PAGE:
Roasted Tomatillo Salsa (Salsa Verde) Two Ways

Several weeks ago, I was hoping for one last haul of plums at the farmer’s market, but it was not to be.  As I made it to the last stall, it looked like I’d be leaving with my canvas bag still tucked into my purse.  (Lest you think I am too virtuous, I was actually impressed with myself for remembering it that day.  Good intentions don’t always translate into action for me).  But over at the edge of that last stall was a basket full of of bright yellow-green orbs in a papery skin.  Tomatillos!  And since I’d  had a disappointing visit so far, I happily filled (overfilled?) my bag.  Victory from the jaws of defeat and all that.

Roasted Tomatillo Salsa (1 of 6)

I love these little twists on the familiar–like tomatoes, but a little more sour than sweet.  Wrapped up in a husk that is easy, and fun, to peel away.

Roasted Tomatillo Salsa (2 of 6)

I suppose I could have tried to figure out how to can this, but just as for my tomatoes, I took the easy way out:  the freezer!  (Yes it’s getting a bit full in there).  This also meant I got to try some recipes for tomatillo salsa from my Rick Bayless cookbook: Rick Bayless’s Mexican Kitchen: Capturing the Vibrant Flavors of a World-Class Cuisine.  It’s with good reason that Rick Bayless’s is the first Mexican cookbook I bought–he’s a fellow Oklahoman and Spanish major.  That’s probably the end of the similarities, as he has a restaurant empire and I’m a lawyer.  But please don’t hold that against him. I’m sure these failings are hard enough for him already without your disapprobation.

Roasted Tomatillo Salsa (3 of 6)

I’m often indecisive, so the fact that I overbought on tomatillos actually saved me a lot of agonizing about which tomatillo salsa recipe to make.  I made two.  Both are roasted (which streamlines the process) but get their heat in different ways:  serrano for a straightforward burn, chipotle for a smokier hit.  Bayless suggests various ways to use these in his other recipes, and I’ll be sure to report back on these later adventures.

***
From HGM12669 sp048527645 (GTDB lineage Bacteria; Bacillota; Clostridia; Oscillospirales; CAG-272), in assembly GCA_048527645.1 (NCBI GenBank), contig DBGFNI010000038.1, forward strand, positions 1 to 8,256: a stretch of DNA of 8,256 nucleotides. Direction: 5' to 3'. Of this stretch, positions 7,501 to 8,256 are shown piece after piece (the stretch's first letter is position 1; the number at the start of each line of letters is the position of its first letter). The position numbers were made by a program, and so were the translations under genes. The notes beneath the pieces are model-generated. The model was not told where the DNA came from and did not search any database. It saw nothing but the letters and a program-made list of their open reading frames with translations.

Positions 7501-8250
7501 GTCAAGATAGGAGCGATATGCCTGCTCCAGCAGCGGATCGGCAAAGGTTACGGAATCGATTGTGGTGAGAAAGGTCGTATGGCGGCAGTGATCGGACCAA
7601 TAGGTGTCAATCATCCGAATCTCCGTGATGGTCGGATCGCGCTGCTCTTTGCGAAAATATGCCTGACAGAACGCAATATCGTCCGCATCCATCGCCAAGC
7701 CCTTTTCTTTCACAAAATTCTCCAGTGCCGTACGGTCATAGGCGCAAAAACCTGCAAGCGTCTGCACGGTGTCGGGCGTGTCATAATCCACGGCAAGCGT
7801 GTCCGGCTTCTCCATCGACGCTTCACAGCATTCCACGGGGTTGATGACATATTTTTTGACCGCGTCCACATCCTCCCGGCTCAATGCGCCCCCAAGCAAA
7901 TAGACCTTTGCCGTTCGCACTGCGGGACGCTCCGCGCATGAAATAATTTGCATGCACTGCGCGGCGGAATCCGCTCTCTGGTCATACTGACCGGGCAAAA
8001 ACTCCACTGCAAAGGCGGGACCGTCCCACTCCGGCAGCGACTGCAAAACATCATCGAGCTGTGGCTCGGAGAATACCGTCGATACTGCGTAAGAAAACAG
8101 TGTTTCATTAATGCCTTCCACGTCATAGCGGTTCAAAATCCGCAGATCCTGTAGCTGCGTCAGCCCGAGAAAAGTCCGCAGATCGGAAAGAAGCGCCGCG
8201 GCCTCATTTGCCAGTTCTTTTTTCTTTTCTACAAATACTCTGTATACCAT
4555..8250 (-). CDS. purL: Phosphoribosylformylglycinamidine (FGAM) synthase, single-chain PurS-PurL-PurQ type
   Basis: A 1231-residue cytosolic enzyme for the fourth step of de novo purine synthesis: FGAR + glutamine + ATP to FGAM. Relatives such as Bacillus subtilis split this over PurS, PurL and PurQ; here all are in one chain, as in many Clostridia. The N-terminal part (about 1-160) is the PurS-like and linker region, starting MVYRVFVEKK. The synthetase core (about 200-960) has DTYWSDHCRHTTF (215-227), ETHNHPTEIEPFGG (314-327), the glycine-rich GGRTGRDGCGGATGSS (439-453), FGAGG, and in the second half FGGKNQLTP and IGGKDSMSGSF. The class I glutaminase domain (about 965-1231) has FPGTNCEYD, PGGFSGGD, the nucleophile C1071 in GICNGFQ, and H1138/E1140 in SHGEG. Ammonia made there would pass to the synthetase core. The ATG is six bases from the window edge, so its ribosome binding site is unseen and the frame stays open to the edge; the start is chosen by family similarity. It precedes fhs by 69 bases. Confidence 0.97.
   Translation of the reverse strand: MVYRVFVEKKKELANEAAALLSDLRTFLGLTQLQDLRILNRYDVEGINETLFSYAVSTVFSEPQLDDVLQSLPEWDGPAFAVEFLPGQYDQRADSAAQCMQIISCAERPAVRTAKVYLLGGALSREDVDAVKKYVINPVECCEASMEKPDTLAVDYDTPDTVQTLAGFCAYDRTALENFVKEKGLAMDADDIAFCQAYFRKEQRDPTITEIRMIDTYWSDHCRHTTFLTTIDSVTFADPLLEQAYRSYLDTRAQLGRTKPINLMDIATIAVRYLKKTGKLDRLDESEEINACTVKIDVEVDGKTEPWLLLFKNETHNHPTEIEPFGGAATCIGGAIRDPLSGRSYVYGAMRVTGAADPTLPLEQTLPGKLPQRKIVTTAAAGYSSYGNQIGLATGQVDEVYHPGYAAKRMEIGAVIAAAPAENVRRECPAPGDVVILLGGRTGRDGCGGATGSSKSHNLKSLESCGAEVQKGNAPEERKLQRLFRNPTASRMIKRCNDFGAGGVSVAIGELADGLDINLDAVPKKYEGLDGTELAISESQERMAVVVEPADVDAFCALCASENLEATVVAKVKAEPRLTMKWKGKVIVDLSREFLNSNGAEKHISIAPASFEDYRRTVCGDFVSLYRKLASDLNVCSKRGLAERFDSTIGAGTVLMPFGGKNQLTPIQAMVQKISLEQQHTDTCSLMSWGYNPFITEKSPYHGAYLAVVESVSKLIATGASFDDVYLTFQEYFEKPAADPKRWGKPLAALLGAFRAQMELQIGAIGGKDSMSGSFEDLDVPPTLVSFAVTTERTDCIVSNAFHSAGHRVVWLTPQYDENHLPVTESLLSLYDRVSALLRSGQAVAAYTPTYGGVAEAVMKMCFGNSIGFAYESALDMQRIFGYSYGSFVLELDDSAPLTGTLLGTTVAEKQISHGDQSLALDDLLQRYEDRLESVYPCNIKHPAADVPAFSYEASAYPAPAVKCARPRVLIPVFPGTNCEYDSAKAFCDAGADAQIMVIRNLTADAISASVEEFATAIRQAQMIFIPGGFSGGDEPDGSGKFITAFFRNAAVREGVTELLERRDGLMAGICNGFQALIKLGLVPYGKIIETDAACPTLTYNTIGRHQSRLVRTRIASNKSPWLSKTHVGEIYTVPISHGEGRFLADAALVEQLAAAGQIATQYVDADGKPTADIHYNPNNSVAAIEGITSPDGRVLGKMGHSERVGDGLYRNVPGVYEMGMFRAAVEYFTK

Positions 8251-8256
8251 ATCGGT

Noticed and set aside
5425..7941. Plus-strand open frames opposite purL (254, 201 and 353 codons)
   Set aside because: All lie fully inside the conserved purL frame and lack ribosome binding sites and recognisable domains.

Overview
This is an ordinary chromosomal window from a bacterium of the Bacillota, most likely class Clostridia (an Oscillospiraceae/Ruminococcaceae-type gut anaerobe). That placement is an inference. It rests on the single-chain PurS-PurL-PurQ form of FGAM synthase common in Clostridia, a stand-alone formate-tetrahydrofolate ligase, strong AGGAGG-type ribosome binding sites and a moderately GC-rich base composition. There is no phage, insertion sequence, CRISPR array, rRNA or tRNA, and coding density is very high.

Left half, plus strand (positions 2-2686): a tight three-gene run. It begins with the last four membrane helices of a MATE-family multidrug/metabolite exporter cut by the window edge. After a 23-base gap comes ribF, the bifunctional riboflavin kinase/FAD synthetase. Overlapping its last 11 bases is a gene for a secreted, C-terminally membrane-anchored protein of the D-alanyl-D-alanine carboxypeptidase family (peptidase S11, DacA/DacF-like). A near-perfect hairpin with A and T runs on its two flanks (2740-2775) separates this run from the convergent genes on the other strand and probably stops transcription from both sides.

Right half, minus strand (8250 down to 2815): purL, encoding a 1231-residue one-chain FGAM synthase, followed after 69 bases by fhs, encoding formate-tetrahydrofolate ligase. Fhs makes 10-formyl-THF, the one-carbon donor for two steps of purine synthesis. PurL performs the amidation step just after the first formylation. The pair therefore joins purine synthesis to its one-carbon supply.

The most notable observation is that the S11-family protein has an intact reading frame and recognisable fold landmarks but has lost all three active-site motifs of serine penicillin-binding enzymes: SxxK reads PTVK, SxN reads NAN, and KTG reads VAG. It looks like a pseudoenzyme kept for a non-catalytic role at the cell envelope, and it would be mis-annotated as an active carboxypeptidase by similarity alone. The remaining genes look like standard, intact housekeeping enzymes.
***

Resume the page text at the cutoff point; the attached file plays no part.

Roasting and toasting, that’s all there is to it.  The tomatillos go under the broiler, get flipped halfway through the process, and char and soften all at once.  (I lined my pans with parchment paper to ease cleanup).  Meanwhile, the garlic and peppers get charred on the stovetop.  Get out your tongs and a cast iron pan and that’s all you need.  It’s always a bit funny to me to cook something in a dry skillet–don’t I need to add oil?–but it’s easy and does the trick.  And unlike toasting nuts, which often seem to burn even under a careful eye, black charring is the goal here.

Roasted Tomatillo Salsa (4 of 6)

I made some adaptations to these recipes since I planned on freezing them–raw onions and cilantro seemed best to add once I was serving these sauces, as my understanding is they don’t freeze well.  My hope is that they’ll add a fresh taste and people will be none the wiser about their stay in the freezer.

Roasted Tomatillo Salsa (5 of 6)

Since I don’t trust my memory, though, you’ll see I’ve not only labelled but also written in what needs to be added to each portion.  I feel very…clever.

Mexican cooking is something I’m still learning about–see my guest post over on Dos Gildas, with an action shot of me leafing through my Rick Bayless cookbook!

Roasted Tomatillo Chipotle Salsa
 
Author:
Cuisine: Mexican

Ingredients
  • ½ pound tomatillos
  • 3-6 dried chipotle chiles (1/4 to ½ ounce)
  • 3 large unpeeled garlic cloves

Instructions
  1. Turn on the broiler and place an oven rack about 4 inches from the heat source and line a rimmed baking sheet with parchment paper.